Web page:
At study completion, 18 patients remained in the fish oil group and 14 in the placebo group. Six of the 18 dropouts were lost to follow-up, 3 in each arm representing 12 % of the initial study sample. These patients either self-reported by telephone or an immediate family member confirmed they had continued taking the study medication without side-effects, but for various reasons failed to attend their study completion appointment. Additional reasons for dropout included requirement to take what was considered too many pills by patients including 2 in the fish oil group and 3 in the placebo group (p > 0.99). Side-effects that were cited as the cause for dropout were all gastrointestinal (2 fish oil and 5 placebo p = 0.42) and not significant (burping, 1 in each arm p > 0.99; nausea, 3 in the placebo group, p = 0.23; diarrhea, 1 in the fish oil group, p > 0.99; and abdominal pain, 1 in the placebo group, p > 0.99). Additionally, two completers reported the side-effect of burping (1 in each arm). Completers reported the ease of treatment as being very difficult (n = 2, 6 %), somewhat difficult (n = 15, 47 %), neutral (n = 9, 28 %), somewhat easy (n = 3, 9 %), and easy (n = 3, 9 %), with no significant difference related to the treatment group (p = 0.897). All completers consumed greater than 50 % of their treatment. Fifteen of eighteen (83 %) fish oil subjects and nine of fourteen (64 %) placebo subjects consumed greater than 75 % of their treatment. When completers were asked if they thought they would purchase over-the-counter fish oil supplements and begin taking them regularly, 26 out of 32 (81 %) responded in the affirmative. To examine if the patients were blinded to treatment allocation, completers were asked if they believed they knew their treatment group. Eleven patients stated that they did not believe they knew whether they had received fish oil or olive oil placebo (6 fish oil and 5 placebo). Twelve (67 %) of fish oil and 9 (64 %) of placebo patients believed they were taking fish oil (p > 0.99). No patients believed they were receiving placebo. Medications at baseline and completion are shown in Table 2. The unblinded evaluator did not alter medications for the duration of the study. For accuracy, change in prednisone dose was analyzed as a continuous variable to determine if significant changes in dose occurred between groups, with no significant difference being found (p = 0.929). Hydroxychloroquine use was surprisingly near complete in the patients. Other immunosuppressant use did not vary significantly between groups. Statin use was similar at baseline between groups (p = 0.235), but significantly higher in the fish oil patients at completion (p = 0.0276). McNemar’s test did not note a significant difference between baseline and completion of statin use for the fish oil group (p = 0.248) or the placebo group (p > 0.999).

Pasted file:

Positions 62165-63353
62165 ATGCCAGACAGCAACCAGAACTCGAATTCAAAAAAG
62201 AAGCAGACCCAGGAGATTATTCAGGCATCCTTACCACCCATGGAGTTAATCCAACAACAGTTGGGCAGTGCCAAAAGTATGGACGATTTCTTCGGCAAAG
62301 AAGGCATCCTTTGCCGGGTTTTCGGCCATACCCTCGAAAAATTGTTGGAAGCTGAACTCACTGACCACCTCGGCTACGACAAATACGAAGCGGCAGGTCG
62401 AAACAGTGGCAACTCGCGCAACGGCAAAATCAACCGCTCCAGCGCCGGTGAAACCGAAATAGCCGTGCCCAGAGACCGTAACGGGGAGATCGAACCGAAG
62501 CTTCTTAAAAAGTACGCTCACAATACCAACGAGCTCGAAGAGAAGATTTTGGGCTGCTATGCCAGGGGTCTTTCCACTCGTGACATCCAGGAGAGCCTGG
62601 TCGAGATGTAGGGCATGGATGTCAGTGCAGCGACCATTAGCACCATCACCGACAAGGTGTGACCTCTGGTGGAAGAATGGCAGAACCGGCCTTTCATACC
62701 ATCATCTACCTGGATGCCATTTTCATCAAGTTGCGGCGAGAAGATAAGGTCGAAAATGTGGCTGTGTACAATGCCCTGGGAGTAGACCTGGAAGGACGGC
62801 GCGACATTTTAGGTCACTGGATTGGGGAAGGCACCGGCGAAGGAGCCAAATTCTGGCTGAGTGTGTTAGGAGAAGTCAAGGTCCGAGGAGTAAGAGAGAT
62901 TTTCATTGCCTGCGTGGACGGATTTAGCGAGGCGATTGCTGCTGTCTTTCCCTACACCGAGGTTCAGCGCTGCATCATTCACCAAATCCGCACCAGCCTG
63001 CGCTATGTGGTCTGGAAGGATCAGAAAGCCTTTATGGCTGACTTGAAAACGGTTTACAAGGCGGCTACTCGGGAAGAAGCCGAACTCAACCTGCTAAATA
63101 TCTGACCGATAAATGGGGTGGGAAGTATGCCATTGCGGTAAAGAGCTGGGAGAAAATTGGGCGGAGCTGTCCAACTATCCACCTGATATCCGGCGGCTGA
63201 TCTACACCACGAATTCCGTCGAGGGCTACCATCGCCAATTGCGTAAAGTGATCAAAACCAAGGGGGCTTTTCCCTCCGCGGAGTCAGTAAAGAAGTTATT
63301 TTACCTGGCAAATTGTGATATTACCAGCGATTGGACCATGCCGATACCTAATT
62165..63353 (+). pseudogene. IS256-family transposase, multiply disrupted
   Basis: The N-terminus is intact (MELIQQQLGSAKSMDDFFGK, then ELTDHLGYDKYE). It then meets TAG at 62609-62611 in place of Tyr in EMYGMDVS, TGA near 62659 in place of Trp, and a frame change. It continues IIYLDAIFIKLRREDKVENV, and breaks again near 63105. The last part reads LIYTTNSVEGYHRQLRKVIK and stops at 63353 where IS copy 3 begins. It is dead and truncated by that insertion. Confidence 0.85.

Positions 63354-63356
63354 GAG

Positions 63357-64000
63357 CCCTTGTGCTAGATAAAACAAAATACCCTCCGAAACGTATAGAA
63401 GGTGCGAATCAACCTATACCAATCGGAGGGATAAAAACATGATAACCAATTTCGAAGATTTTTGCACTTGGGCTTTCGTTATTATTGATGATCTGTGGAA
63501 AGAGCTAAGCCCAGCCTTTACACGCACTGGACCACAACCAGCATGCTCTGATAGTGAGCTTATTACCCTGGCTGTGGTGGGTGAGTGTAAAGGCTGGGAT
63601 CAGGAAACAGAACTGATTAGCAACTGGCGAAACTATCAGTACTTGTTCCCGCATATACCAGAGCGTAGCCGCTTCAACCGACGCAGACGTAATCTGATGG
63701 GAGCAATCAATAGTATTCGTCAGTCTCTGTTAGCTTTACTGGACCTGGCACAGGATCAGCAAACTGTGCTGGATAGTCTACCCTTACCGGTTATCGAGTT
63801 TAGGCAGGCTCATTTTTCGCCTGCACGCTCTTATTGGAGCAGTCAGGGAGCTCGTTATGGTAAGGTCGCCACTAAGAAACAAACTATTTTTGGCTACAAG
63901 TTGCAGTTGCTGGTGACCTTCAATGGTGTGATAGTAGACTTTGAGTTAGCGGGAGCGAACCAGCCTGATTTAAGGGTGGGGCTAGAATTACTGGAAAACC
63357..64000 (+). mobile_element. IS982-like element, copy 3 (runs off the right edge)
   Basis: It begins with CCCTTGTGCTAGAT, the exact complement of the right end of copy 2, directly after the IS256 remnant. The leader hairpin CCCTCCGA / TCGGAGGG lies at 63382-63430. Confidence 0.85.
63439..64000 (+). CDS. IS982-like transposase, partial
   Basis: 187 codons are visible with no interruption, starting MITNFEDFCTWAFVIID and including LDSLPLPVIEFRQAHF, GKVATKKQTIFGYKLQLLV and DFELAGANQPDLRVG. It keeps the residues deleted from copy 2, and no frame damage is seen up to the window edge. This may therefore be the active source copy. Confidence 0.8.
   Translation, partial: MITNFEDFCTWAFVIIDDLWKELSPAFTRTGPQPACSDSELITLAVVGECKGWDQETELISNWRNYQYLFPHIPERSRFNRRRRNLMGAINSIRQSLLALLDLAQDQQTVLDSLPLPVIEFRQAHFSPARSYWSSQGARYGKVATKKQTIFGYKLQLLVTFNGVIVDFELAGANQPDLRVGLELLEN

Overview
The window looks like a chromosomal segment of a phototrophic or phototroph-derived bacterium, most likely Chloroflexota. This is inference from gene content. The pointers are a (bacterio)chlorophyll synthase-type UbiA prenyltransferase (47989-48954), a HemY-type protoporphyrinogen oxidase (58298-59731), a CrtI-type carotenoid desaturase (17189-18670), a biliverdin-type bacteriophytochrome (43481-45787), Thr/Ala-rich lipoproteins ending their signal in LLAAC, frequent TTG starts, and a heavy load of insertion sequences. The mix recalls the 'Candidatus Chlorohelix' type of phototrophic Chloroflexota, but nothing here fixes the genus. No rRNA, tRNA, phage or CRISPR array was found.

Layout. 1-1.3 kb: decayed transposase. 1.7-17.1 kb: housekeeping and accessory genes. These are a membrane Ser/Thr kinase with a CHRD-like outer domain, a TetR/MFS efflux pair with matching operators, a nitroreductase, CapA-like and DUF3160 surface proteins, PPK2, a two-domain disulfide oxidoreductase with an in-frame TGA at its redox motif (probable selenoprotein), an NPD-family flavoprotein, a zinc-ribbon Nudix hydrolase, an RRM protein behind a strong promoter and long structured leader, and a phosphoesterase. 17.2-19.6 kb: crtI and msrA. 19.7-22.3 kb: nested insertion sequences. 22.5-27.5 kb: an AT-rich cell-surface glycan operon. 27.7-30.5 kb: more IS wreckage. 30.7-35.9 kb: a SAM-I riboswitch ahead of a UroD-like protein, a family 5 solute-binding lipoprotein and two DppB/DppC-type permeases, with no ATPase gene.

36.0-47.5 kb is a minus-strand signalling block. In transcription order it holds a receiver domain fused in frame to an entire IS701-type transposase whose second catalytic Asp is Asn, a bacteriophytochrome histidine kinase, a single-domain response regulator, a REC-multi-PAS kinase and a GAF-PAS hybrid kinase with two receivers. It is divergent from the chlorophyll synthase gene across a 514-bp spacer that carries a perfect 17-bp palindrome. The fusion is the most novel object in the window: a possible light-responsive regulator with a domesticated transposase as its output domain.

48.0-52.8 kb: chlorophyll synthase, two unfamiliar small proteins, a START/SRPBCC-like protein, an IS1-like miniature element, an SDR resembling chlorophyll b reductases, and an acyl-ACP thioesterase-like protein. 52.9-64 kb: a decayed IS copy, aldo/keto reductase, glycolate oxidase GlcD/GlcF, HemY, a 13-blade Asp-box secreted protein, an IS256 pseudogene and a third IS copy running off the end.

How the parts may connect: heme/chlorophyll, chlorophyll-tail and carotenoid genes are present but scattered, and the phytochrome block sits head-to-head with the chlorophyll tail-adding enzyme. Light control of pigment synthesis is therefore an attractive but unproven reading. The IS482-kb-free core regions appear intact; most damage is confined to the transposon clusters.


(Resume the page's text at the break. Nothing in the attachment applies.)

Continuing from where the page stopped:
Table 2

Medications at baseline and six months

 

Placebo (N=14)

Fish oil (N=18)

 

Baseline

Six months

Baseline

Six months

Prednisone

    

 0 mg/day

5 (36 %)

7 (50 %)

7 (39 %)

5 (28 %)

 ≤7.5 mg/day

5 (36 %)

4 (29 %)

2 (11 %)

1 (6 %)

 >7.5 mg/day

4 (29 %)

3 (21 %)

9 (50 %)

12 (67 %)

 Median [IQR] mg/day

5 [0–20]

3 [0–9]

8 [0–20]

10 [0–15]

Hydroxychloroquine

12 (86 %)

14 (100 %)

16 (89 %)

16 (89 %)

Other Immunosuppressants

    

 Cyclophosphamide

0 (0 %)

1 (7 %)

1 (5 %)

1 (5 %)

 Mycophenolate

8 (57 %)

7 (50 %)

7 (39 %)

10 (56 %)

 Azathioprine

2 (14 %)

2 (14 %)

0 (0 %)

0 (0 %)

Misc. Medications

    

 Statin

2 (14 %)

2 (14 %)

7 (39 %)

10 (56 %)

 ACE/ARB

9 (64 %)

9 (64 %)

12 (67 %)

14 (78 %)